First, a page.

Can Copper Antifouling Paint Be Kind?


As we point out in the October 2012 of Practical Sailor, cuprous oxide (copper) still rules the roost when it comes to long-term antifouling protection, with hard paints and ablative paints fairly evenly matched for durability. For those who care about reducing their impact on the ocean, this raises a question: If we want to stick with copper (as opposed to an eco-friendly, copper-free antifouling), which type of paint-hard or ablative-is easier on the environment?

With respect to bottom paints, marine biologists are most concerned about the effects of copper leaching, so it would seem a simple matter to discern which paints have the most copper in them. However, when comparing copper paints, it is important to note that the copper percentages listed on the can are usually calculated by weight. Which means that a paint that has heavier solids and resin may actually have more copper than a thinner paint that boasts a higher copper percentage. While some low-copper freshwater antifouling paints clearly have less copper than saltwater blends boasting 65-percent copper, there may only be a small difference in the volume of cuprous oxide in a paint that advertises 39-percent copper versus one that shows 45 percent.

To see whether we could nail down a more definitive answer this question, we turned to Interluxs Jim Seidel (who, as far as I can tell, talks about bottom paint in his sleep). While he wasnt able to provide a clear-cut answer to our question, Seidel did provide some extremely useful insight into the way bottom paints work, which will help you make an informed decision when choosing a bottom paint-whether or not eco-friendliness is your top concern.

When an antifouling paint goes through the registration process, the maker has to prove to the EPA that it is effective. One of the ways paint makers prove this is by indicating what registered biocides are in the paint. Then, the paint maker has to provide a leach rate, which measures how much biocide leaches out of the paint. This is expressed in micrograms per square centimeter per day. The scientists at EPA have enough data on some biocides that leach-rate testing is no longer required for certain biocides like cuprous oxide when submitting new registrations. In Canada, however, it is required for every paint in every color.

So the key is to establish a level at which the biocide coming out of the paint film will control fouling. Cuprous oxide is an excellent biocide for all types of fouling, but it requires a much higher leach rate to control slime and algae than it does to control barnacles. For instance, to control so-called hard macro-fouling-barnacles, mussels, worms and the like-it might take 3 micrograms per square centimeter per day of leaching copper; but for micro-fouling-slime and algae-it might take 12 micrograms.

To control both macro and micro fouling, you would make a fairly soft paint with a high load of cuprous oxide. With cuprous oxide currently selling at somewhere between $4 and $4.25 per pound, this paint would be expensive and not last very long.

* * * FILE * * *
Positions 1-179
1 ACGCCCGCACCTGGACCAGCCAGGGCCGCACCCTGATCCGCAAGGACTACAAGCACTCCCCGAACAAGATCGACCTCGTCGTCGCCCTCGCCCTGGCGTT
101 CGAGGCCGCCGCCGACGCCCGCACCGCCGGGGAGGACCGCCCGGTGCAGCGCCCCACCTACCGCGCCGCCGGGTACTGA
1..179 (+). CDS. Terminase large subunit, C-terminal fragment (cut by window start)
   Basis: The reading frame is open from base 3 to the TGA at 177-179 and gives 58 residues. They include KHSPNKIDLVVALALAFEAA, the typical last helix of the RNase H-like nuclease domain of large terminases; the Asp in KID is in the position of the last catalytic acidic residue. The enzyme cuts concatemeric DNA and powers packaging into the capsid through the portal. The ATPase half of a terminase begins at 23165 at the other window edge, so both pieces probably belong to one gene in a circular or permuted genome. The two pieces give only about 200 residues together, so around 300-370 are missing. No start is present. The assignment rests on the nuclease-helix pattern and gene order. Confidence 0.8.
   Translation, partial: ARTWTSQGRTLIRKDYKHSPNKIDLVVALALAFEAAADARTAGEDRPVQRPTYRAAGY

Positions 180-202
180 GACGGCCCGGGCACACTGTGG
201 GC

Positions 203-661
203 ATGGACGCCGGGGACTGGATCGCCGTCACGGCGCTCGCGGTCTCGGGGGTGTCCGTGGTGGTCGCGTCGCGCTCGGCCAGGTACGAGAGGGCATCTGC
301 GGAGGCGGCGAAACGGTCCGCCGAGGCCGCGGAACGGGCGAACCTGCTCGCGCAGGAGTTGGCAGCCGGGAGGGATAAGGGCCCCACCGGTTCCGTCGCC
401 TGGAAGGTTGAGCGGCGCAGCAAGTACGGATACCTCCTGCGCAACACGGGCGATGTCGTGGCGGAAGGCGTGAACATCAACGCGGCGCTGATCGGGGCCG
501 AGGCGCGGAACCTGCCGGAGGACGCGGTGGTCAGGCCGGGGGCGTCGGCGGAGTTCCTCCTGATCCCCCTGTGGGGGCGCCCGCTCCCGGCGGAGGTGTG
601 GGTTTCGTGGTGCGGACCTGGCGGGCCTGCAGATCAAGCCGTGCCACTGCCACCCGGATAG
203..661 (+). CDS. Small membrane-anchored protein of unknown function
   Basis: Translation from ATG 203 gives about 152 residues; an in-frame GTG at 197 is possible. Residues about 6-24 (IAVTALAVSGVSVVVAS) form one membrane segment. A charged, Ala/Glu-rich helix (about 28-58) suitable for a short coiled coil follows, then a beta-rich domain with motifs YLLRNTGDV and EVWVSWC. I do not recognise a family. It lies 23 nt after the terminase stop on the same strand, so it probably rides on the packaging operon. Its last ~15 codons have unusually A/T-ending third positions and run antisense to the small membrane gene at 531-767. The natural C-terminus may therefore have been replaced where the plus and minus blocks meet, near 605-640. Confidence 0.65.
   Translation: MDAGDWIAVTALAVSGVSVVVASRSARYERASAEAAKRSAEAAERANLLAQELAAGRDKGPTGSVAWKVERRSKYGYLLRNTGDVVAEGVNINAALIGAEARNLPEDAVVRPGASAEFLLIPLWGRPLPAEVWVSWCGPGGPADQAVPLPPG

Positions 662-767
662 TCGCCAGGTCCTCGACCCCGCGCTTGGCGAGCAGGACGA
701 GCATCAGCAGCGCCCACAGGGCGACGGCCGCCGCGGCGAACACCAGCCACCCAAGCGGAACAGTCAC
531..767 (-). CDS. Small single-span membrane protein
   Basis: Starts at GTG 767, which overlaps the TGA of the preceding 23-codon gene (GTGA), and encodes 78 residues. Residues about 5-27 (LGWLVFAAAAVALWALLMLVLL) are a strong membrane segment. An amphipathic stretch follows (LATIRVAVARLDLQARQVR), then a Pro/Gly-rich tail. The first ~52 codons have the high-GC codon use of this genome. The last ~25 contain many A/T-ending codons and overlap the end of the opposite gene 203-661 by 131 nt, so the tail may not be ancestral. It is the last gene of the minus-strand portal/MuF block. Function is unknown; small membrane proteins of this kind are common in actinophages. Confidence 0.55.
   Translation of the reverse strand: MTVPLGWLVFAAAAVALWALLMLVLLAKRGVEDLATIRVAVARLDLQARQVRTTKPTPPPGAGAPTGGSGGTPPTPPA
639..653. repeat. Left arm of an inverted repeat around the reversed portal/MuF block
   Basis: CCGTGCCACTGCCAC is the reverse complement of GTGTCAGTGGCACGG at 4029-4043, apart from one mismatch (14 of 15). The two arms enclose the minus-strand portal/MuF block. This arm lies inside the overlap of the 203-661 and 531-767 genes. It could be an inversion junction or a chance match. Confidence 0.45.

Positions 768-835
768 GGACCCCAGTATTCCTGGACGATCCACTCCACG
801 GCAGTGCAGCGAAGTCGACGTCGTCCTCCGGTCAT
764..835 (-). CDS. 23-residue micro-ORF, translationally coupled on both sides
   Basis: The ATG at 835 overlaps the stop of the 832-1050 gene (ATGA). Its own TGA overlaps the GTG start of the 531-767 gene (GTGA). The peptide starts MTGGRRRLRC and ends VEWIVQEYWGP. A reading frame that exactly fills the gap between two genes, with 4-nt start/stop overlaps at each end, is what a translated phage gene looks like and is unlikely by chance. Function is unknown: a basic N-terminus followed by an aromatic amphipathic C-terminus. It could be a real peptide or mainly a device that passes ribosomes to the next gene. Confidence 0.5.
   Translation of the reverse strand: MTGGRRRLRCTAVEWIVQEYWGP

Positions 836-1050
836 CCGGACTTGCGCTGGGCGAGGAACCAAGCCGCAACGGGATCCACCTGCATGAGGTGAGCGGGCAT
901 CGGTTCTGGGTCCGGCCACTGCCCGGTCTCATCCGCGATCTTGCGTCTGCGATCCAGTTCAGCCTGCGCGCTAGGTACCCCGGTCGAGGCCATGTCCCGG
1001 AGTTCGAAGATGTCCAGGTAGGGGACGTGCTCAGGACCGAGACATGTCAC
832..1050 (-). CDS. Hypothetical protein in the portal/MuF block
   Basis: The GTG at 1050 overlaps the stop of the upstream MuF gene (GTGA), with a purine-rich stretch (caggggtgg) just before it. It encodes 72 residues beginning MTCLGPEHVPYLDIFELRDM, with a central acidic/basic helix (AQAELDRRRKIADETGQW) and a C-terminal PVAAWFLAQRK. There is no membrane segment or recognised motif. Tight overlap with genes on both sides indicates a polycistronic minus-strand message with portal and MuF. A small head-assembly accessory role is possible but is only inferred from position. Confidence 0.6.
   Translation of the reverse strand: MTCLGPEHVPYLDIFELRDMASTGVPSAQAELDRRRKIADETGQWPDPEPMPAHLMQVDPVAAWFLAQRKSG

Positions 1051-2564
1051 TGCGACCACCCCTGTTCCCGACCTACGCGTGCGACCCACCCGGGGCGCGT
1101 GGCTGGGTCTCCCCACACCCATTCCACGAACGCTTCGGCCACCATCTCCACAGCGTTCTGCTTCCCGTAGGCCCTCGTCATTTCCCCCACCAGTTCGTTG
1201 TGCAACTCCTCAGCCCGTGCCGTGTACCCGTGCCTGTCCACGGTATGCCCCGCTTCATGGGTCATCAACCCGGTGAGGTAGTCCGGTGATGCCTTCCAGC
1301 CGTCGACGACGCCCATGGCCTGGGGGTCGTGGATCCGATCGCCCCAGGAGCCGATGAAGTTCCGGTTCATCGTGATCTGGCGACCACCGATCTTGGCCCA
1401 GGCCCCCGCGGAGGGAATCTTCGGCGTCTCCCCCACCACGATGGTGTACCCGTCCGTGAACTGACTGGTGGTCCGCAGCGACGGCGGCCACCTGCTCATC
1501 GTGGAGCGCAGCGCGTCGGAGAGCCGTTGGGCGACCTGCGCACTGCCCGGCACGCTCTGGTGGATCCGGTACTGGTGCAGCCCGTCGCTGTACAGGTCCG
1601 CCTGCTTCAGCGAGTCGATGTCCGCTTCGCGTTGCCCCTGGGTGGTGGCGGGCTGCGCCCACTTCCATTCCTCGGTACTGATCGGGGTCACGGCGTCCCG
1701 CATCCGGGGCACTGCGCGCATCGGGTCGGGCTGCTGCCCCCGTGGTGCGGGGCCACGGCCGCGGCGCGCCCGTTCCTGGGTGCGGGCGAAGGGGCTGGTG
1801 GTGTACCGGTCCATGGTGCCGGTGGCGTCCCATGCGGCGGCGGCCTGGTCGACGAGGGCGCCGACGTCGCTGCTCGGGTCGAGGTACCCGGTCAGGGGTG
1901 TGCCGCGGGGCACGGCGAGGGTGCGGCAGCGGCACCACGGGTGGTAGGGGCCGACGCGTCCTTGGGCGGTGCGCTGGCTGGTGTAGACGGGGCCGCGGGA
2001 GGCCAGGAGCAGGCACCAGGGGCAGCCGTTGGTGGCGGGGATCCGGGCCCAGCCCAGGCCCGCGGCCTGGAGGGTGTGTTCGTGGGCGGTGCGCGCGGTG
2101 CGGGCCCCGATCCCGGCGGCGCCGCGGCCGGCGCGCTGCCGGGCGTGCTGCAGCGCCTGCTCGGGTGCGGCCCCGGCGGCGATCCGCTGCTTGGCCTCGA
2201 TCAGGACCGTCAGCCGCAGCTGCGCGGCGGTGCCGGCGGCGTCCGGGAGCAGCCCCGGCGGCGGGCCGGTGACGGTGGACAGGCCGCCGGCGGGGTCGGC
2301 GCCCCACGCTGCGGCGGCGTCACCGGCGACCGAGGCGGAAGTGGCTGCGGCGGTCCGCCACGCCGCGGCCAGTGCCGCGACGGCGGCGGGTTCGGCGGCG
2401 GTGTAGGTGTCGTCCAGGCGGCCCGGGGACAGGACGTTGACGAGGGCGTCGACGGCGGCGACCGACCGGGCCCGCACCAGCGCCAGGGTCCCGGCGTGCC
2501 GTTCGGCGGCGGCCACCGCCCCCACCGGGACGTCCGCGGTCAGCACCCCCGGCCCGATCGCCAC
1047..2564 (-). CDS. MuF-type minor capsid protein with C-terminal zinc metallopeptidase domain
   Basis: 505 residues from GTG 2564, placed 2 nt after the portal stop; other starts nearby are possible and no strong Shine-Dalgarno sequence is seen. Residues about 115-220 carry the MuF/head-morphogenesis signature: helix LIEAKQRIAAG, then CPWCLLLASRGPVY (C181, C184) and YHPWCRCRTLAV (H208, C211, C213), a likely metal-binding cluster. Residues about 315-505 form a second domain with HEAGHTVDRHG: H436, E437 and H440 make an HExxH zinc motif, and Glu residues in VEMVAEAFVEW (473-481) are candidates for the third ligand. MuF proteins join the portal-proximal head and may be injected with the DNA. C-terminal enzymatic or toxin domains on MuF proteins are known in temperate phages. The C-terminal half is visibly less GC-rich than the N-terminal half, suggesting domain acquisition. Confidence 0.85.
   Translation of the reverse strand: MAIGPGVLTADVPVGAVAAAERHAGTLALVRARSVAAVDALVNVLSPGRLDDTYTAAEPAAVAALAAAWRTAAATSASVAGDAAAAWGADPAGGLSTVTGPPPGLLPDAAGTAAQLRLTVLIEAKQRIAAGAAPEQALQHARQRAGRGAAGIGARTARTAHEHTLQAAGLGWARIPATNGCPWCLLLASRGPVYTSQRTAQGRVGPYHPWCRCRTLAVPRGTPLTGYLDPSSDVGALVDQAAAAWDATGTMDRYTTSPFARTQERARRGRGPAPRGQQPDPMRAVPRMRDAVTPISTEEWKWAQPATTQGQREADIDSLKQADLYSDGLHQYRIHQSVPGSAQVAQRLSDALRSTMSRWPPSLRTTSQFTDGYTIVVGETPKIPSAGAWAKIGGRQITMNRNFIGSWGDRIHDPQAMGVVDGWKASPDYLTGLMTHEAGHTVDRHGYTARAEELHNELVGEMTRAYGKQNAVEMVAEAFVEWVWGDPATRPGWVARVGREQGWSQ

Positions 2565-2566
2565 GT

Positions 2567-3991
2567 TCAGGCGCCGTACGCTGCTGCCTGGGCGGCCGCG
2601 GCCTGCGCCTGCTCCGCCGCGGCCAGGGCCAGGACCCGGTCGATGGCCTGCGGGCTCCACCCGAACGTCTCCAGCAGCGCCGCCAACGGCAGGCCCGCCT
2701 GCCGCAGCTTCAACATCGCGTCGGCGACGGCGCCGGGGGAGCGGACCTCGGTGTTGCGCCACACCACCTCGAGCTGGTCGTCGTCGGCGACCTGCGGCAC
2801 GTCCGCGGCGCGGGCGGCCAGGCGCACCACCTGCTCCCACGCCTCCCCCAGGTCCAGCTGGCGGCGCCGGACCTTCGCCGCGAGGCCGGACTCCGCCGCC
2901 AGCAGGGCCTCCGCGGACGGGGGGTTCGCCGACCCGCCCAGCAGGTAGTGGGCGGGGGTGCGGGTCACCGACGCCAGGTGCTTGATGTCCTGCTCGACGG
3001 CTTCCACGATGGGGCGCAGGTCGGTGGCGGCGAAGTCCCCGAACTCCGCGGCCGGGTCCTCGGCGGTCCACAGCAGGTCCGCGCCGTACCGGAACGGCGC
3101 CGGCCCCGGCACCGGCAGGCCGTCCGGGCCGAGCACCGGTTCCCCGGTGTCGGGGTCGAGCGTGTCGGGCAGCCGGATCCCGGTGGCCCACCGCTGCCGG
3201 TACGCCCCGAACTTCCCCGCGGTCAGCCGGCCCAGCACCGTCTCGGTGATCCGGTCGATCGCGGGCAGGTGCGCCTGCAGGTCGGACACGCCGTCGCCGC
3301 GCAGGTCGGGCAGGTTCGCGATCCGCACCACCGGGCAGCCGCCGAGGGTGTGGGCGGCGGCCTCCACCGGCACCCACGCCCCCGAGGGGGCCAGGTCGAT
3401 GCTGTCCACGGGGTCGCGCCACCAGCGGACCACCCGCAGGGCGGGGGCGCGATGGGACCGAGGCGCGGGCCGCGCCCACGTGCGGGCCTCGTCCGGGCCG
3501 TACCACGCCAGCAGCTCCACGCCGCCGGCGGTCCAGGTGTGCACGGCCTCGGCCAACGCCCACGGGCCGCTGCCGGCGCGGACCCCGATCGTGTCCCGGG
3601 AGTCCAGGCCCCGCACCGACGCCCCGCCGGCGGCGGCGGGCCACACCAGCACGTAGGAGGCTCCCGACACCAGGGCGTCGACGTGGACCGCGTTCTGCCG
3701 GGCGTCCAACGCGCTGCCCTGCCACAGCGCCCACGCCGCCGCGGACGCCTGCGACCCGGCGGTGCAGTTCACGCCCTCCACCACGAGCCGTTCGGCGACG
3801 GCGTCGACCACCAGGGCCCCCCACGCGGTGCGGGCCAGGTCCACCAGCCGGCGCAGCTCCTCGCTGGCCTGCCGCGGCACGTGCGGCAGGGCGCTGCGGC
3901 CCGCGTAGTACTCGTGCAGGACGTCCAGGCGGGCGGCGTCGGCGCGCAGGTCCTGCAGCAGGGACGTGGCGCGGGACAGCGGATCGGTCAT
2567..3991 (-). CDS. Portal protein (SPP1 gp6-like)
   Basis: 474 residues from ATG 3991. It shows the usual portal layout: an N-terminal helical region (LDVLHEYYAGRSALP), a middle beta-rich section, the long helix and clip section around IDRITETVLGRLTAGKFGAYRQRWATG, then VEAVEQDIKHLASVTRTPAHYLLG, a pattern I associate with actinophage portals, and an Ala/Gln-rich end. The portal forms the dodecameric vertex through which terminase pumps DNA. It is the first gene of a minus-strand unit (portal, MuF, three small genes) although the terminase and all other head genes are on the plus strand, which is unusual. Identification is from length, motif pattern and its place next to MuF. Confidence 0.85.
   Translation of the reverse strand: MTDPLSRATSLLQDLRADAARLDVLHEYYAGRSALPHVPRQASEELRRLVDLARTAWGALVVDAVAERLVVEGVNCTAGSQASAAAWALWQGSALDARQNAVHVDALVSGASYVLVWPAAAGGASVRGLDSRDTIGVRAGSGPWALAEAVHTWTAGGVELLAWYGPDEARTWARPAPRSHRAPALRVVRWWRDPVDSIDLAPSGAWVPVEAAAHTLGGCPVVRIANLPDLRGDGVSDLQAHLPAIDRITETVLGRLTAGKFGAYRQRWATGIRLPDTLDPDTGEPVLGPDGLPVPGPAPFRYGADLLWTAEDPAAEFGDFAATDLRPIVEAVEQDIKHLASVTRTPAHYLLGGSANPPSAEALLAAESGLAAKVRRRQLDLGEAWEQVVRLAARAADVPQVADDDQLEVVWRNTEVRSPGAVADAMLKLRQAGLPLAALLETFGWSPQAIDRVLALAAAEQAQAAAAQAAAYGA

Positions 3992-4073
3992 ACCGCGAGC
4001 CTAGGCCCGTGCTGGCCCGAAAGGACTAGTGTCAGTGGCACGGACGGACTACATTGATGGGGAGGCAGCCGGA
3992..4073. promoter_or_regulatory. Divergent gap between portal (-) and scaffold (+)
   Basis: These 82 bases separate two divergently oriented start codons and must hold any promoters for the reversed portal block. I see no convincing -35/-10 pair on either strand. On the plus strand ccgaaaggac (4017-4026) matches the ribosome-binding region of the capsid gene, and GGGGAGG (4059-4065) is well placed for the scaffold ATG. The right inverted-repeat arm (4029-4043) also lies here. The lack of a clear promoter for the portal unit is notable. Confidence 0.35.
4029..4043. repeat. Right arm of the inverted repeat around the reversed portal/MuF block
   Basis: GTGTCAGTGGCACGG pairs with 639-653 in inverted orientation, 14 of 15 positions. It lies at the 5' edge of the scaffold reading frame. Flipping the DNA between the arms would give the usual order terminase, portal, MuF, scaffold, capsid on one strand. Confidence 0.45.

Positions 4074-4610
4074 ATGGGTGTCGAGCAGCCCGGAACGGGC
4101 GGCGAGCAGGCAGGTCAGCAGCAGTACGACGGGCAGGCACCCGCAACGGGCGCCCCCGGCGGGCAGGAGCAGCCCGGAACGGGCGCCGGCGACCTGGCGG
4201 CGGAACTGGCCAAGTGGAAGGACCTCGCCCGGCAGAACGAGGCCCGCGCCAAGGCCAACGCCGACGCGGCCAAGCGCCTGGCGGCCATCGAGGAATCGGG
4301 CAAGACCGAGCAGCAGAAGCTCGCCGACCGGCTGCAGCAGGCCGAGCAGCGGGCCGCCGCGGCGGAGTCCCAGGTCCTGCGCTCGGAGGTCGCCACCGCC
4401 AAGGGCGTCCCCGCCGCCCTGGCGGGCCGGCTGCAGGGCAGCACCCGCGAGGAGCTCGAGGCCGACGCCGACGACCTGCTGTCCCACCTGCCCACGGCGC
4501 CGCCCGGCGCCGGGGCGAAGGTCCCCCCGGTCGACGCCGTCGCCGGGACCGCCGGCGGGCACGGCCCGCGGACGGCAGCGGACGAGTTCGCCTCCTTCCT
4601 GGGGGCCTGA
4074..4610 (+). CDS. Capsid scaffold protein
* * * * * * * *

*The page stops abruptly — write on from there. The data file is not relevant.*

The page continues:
The ideal paint will release the correct amount of biocide at the right time to last a long time. The way to do this is to formulate a paint that will control the leach rate of the biocide plus be somewhat self-cleaning so that the biocide is released at the correct rate.

This leads to a discussion of ablative paints. Ablative means “to wear away,” and there are several ways paint wears away. The most basic ablatives are soft sloughing paints that wear very quickly, with the wear-rate varying with the temperature of the water. The warmer the water, the faster it wears away.

Other paints use more complex formulas of controlled depletion polymers or controlled solubility copolymers. Generally speaking, the maker blends rosin (solids) and resin (gummy liquid) to arrive at an acceptable wear rate. Rosin is less expensive than resin, so the less expensive ablative paints will probably contain more rosin than the more expensive self-polishing copolymers that wear by means of a chemical reaction that prolongs the paint’s effectiveness. What made the now-banned TBT paints so effective was not the TBT but the tin acrylic resin (tributyltin methacrylate) that controlled the wear rate. The same is true of the copper acrylics used today.

Hard paints work by leaching biocide out of the paint film and leaving the paint film behind, which creates a honey-combed matrix surface. The biocide that is supposed to leach out is trapped in the paint film below until either the honey-combing becomes brittle enough to break off, or someone scrubs it to remove the layer of paint and exposes fresh biocide. Scrubbing of course, causes biocide to be leached into the water at a higher than usual rate, which is why some ports like the Port of San Diego have adopted new bottom cleaning regulations.